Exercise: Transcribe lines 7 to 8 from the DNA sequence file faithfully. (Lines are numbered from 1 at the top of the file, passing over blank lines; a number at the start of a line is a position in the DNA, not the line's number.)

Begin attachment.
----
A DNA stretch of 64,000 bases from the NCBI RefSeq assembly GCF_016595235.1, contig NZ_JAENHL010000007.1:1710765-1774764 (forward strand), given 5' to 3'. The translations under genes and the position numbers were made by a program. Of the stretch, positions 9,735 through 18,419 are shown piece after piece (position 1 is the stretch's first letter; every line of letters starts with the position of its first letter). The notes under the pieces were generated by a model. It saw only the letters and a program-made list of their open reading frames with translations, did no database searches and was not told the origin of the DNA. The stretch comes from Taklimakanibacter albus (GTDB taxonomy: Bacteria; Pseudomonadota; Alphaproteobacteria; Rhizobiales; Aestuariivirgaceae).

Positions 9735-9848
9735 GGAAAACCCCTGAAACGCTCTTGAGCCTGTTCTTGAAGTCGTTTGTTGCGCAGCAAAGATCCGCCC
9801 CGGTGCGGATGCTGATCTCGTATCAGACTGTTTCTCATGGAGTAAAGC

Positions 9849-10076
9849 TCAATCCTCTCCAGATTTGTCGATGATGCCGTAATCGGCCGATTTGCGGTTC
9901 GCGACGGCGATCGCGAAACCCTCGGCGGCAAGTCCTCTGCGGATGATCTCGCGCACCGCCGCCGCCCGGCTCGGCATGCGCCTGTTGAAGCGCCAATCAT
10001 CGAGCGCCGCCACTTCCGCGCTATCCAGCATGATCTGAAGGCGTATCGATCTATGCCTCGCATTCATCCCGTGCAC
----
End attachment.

9901 GCGACGGCGATCGCGAAACCCTCGGCGGCAAGTCCTCTGCGGATGATCTCGCGCACCGCCGCCGCCCGGCTCGGCATGCGCCTGTTGAAGCGCCAATCAT
10001 CGAGCGCCGCCACTTCCGCGCTATCCAGCATGATCTGAAGGCGTATCGATCTATGCCTCGCATTCATCCCGTGCAC